Lately I’ve been renegotiating with the dark.
Darkness gets a bad rap, including in my own mind. Each year I dread the coming on of longer nights, culminating in the anachronistic switch to Daylight Savings Time. By then, it’s dark when I leave for work in the morning and dark when I get home. This long winter darkness is so claustrophobic for me, so depressing, that anticipating it is almost as bad as actually putting up with it.
The literal darkness of winter merges, of course, with metaphorical darkness – that “dark night of the soul” that 16th Century mystic Saint John of the Cross first defined. Some of the hardest, most fearful moments of my life have coalesced at roughly 4 a.m., when the world seems most terrifying, most unpromising, most dark.
I know of course that darkness harbors danger. Evil hides in unlit corners, as our faithful neighborhood watch teams rightly point out. It’s not just nocturnal critters like possums, raccoons and bats showing up, rattling our nerves and trash cans. There are human critters all too ready to capitalize on the dark, stalkers and thieves and pyromaniacs, sneaking around with their badass intentions where we can’t quite see them.
But it’s not really the dark’s fault. Back in the day we feminists used to parade around once a year or so on “Take Back the Night” marches, including several through downtown Flint, and though our efforts only seemed to apply when there were a dozen of us or more, it did feel good to shout out that the night belongs to everybody. At the heart of that movement was a call for safety. For me, there also was a less strident song – that there’s something beautiful about the night, something primally necessary to reclaim.
We spend half our lives in darkness. Life is short -- why should I squander half of it in a state of fear and resistance? Wouldn’t it seem that nature’s effect on humans, the yin and yang of day and night, might have an up side? Why should daylight get all the good press?
Could there, in short, be such a thing as happy darkness?
This question bubbled up over friendship – a friendship built on walks and a restless baby. My neighbor Vickie figured out a stroller ride calmed newborn Frannie, and asked if I’d like to come along. We’d meet after dinner and, with a baby buggy between us, explore many streets in the neighborhood. As Frannie gaped and cooed at passing details, Vickie and I talked about everything, including the languorous sun drooping behind the silver maples of Maxine, Beard, Woodside, Lynwood, Calumet, Blanchard, Kensington. We went wherever we felt like going.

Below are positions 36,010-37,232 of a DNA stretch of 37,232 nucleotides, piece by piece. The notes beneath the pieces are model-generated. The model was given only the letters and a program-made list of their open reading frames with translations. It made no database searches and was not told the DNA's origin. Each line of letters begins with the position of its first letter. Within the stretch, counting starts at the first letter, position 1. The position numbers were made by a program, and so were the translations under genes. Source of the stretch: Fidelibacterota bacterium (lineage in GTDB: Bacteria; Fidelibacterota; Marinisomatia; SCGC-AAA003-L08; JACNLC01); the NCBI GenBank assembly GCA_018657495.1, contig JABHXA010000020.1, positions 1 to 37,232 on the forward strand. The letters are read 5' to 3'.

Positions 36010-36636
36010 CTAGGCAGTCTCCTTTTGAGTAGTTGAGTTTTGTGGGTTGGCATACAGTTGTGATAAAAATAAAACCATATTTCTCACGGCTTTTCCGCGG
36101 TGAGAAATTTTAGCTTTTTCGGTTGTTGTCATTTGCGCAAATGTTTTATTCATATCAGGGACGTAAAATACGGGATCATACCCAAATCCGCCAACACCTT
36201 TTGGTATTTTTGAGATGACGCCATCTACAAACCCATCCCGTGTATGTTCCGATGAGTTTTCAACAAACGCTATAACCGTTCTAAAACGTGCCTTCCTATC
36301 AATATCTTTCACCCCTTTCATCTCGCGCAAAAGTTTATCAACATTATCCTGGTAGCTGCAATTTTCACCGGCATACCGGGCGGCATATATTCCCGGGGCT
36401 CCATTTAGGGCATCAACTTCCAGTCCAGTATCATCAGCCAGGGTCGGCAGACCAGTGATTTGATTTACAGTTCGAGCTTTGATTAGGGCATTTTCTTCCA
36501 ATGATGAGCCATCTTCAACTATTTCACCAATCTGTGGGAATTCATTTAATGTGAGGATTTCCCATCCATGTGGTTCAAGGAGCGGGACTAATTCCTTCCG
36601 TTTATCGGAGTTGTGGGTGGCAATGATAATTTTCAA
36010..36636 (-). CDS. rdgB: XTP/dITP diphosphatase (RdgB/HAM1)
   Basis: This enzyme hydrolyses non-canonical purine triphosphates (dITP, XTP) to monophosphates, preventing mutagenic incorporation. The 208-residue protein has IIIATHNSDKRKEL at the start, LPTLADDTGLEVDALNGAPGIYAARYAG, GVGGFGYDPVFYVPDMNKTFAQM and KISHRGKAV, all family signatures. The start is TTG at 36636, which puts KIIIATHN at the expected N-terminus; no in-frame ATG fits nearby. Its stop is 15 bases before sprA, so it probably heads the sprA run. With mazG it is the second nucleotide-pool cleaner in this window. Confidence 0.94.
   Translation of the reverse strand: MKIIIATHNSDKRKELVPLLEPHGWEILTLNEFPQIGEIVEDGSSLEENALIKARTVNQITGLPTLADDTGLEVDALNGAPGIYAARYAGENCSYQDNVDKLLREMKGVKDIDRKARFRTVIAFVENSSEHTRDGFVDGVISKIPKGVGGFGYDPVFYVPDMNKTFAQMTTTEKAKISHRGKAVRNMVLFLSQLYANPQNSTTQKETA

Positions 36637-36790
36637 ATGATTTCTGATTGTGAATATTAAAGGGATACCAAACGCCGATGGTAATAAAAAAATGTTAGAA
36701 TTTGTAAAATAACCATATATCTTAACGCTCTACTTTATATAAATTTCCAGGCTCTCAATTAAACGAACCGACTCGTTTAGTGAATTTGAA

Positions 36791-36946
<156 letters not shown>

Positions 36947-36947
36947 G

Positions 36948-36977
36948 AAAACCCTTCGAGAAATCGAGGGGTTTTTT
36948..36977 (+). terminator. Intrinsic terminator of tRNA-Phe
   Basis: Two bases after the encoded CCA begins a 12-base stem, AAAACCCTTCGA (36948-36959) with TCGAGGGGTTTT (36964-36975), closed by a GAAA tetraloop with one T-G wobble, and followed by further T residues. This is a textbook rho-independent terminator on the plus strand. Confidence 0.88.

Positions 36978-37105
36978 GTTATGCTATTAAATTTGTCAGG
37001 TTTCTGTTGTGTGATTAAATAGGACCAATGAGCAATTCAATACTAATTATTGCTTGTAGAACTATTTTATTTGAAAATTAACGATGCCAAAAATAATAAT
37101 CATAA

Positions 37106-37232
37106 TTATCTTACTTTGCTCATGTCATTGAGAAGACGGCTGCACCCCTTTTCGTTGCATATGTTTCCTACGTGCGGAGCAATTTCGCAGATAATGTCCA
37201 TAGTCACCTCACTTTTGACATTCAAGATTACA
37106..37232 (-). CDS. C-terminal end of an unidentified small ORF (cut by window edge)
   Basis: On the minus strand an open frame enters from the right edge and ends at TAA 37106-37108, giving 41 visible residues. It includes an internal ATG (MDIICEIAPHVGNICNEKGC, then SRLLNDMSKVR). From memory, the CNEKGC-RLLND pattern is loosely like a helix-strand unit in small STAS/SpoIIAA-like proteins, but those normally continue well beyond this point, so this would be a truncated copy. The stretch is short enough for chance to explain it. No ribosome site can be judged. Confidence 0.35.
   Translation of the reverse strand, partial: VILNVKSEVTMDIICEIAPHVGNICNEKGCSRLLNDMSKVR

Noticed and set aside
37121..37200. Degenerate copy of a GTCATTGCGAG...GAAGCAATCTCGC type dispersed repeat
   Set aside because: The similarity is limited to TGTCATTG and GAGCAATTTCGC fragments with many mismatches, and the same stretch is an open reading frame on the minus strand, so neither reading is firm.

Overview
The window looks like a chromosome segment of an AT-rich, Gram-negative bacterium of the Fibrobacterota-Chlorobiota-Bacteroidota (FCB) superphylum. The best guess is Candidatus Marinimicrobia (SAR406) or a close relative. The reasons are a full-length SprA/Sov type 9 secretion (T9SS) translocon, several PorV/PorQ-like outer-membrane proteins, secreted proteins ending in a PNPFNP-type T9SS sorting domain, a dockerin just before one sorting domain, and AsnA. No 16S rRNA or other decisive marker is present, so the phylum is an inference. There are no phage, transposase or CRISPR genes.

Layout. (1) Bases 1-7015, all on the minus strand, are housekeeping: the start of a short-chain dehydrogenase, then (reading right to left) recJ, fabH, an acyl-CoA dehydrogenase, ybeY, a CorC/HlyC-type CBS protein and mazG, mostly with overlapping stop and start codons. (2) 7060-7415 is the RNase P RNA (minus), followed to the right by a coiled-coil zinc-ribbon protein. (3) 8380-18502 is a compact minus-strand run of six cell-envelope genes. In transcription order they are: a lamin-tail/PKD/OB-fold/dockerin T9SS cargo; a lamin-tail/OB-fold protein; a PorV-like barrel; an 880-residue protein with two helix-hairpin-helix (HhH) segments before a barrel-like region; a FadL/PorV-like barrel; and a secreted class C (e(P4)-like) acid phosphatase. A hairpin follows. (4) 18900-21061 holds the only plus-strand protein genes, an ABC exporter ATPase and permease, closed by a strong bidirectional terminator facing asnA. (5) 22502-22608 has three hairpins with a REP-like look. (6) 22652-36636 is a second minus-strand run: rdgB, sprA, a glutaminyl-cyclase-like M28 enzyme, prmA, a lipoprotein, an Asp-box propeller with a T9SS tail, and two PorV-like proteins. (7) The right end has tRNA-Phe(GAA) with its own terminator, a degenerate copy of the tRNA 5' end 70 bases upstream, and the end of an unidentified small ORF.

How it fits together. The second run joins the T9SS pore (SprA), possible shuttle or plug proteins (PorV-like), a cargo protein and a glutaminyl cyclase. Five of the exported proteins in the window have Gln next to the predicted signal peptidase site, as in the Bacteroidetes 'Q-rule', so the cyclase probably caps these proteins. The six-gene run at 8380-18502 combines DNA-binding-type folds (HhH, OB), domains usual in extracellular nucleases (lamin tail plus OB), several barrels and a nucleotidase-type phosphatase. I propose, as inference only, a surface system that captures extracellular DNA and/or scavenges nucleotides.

Eventually Frannie learned to go to sleep without her daily wheeling, but thanks to her daddy holding down the fort, her mom and I kept walking.
As the days shortened, we found ourselves starting out in dusk, each night noting decreasing minutes of light. When finally our whole walk was in the dark, I thought we couldn’t keep it up.
There are all kinds of logical arguments, after all, for not going out after dark. It flies in the face of everything we’ve been taught as women. We’ve been marooned in fear. But we enjoyed our nightly strolls so much we didn’t want to stop. So we didn’t. We take sensible precautions, but we’ve found it quite possible to feel at home, in the neighborhood that is our home, even after dark.
Spending three or four hours a week meandering into the night like we own it has been exhilarating and liberating. It is a luxury. It’s an antidote for claustrophobia. It’s a guarantee, almost always, of a better night’s sleep.
After dark, the neighborhood yields a remarkable glowing magic. This matters to my sense of our place, which so often saddens and worries me. At night the houses look calm and inviting, their rectangles and orderly panes of indoor light distinct and intriguing. We appreciate particular front porches, where porch lights frame interesting doors, brick steps, trellises, roof angles, and climbing ivy. We wouldn’t so much notice these in daylight, when many details blend together in equalizing swathes of sunbeams.
That is, we see things differently in different kinds of light. Part of the magic is it’s never really dark. Yet night light is different from the light of day: the variegated oranges, ochres and ambers of artificial light, the silvery moonlight through canopies of hardwoods – it’s elegant, nuanced, etched in mystery.
We pick blocks to stroll that have the best streetlights, and our progress from one cone of light to another is rhythmic and metered. Like a good poem, we move from dark to light to dark to light.
One night Vickie said when you walk the neighborhood after dark, it looks like every family is happy. The quality of inside light, enjoyed from our outsiders’ view, is serene. It’s possible to imagine that lovely light means lovely life – it’s possible to imagine, a cozy, hopeful visual illusion. When we walk by the lit-up houses, in other words, they make us happy. That’s a kind of truth, a trick of the darkness and the light we all provide to counter it.
Saint John of the Cross’s poem “Dark Night of the Soul” describes a journey of the soul from its bodily home to its union with God. It’s instructive that that trip of the spirit takes place at night. Saint John’s pilgrimage involves the “purification of the senses,” a step the darkness accommodates very well. We rest our bodies, at night, from the daylight stimulations of eyes and ears, the way in yoga class we sometimes roll soft eyewraps around our heads to give the brain a break. People need a rest from daylight. What we find at night can be a journey rich with gifts. Even in Flint, there can be a happy darkness.